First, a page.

The Dangerous Complicities in Community Theatre
Since starting this blog in May of 2014, from time to time we have reported and commented on various unethical behavior happening in community theatres all over the world. From copying set designs without permission to whitewashing shows to sexual harassment, if it's reported to us, we're likely going to comment on it.
While my commentary has likely made me persona non grata at theatres in Bridgeport, CT, Shreveport, LA, Donegal, Ireland or Brisbane, Australia, I'm 100% fine that.
However, I have noticed something that is becoming a larger problem. It's a virus that seems to be creeping into the communities these local theatre inhabit which, I feel, can lead to catastrophic results. It's called complicity.
I've noticed that when certain unethical behavior is reported on, the folks who either deny that they are happening or vigorously defend them are the ones involved with the theatres themselves. I could understand this if there was a question of accuracy with the reports or a gray area of right and wrong on the issue but these issues are usually obvious to pick a side on.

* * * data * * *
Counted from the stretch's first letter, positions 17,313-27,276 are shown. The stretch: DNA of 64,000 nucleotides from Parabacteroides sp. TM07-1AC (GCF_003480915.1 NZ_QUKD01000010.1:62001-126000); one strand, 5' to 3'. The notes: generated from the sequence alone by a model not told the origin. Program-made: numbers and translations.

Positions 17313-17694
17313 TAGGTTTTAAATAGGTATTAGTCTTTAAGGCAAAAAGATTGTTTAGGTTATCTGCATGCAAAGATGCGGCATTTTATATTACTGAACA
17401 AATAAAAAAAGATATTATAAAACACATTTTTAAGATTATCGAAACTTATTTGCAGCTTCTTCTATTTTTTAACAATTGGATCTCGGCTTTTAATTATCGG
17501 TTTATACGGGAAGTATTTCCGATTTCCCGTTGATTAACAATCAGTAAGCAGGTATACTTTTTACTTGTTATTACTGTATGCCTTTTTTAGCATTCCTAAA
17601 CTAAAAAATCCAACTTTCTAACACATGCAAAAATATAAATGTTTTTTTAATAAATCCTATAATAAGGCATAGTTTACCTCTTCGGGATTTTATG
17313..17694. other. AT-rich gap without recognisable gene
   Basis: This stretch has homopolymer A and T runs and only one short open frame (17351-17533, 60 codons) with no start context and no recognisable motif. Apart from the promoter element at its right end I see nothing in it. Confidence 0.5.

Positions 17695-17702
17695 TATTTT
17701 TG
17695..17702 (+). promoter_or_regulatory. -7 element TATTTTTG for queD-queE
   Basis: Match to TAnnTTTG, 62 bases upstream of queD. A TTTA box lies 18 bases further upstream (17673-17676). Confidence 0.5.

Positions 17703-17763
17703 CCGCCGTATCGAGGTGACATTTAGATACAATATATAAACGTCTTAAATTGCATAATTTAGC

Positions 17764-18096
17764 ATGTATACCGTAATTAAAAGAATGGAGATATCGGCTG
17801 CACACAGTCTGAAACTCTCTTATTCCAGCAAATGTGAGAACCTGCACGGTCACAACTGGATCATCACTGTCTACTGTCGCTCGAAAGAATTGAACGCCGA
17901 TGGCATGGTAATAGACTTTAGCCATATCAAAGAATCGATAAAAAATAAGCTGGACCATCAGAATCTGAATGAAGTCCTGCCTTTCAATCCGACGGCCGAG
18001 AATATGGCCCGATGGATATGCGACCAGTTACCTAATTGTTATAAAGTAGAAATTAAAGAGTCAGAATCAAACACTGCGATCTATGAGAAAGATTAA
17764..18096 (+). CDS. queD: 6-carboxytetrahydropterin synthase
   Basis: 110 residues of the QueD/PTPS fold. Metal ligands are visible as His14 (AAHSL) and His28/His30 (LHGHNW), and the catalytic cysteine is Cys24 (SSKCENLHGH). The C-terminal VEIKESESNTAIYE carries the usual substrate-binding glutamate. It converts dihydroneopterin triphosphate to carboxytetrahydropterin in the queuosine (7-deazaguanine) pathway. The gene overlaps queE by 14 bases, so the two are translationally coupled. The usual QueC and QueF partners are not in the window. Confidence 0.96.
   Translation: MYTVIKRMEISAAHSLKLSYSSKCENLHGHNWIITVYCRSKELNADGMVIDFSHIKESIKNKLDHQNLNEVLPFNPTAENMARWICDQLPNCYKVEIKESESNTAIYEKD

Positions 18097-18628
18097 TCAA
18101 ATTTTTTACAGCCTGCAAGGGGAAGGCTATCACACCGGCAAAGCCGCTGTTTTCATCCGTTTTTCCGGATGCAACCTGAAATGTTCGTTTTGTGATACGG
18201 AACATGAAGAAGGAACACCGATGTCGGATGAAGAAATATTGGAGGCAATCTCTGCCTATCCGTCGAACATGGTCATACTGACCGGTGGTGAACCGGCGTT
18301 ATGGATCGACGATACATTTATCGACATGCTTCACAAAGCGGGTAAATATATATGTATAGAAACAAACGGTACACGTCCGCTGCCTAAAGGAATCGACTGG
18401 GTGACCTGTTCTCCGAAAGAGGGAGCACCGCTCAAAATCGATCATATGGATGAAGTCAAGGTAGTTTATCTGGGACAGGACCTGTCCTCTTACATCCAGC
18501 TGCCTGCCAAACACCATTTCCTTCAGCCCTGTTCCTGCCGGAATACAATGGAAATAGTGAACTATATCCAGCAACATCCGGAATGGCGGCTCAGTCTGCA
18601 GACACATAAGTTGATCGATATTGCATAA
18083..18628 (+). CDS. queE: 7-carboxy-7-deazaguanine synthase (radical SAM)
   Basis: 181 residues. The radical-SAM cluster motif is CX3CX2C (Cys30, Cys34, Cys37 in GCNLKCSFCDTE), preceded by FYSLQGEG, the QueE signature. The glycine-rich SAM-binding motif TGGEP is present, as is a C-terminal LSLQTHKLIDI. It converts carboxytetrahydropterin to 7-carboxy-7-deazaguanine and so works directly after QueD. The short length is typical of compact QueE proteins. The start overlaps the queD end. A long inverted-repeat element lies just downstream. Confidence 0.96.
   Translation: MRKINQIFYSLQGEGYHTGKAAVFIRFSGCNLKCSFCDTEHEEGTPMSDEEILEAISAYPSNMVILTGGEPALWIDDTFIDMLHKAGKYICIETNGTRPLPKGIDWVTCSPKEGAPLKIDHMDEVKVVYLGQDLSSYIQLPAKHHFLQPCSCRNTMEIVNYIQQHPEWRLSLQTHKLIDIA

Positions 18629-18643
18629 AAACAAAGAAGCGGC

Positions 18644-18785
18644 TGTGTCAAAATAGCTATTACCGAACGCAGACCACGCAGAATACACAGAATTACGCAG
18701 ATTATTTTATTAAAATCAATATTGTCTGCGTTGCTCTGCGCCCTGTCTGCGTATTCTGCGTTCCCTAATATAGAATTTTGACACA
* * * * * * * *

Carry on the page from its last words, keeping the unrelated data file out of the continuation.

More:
Is copying set designs from someone else without permission right or wrong?
Is casting white performers in roles of color over performers of color right or wrong?
Is sexually harassing or abusing individuals in a theatre right or wrong?
While I believe in nuance and context, there shouldn't be a struggle to answer these. Yet, I see so many people take the opposite sides if their own community theatre is involved. It seems to be wrong when it's someone else's theatre but fine if it happens in ours.
Now I understand why people do this. They want to defend their own and stay in the good graces of their theatres themselves. Parents want to make sure their kids keeping getting cast. It's no different than seeing the lack of Broadway performers express outrage when unethical behavior is reported in their community as well. Folks want to protect their careers, so speaking out is stifled and complicity grows.
I find this not only unfortunate but dangerous as well. As we've seen with the many stories of sexual misconduct, in many of them, the incidents had been reported or witnessed but nothing was done about them for years. What could have been reported or prevented if people worried less about their standing in a theatre company rather than doing the right thing?
So I'm hoping that going forward, when people see unethical or even illegal behavior happening in their theatrical circles, report it. While it might cost you from being involved in that theatre, if that group has no problem being unethical, is that the type of group you want to be a part of in the first place?
Photo: Hickory Community Theatre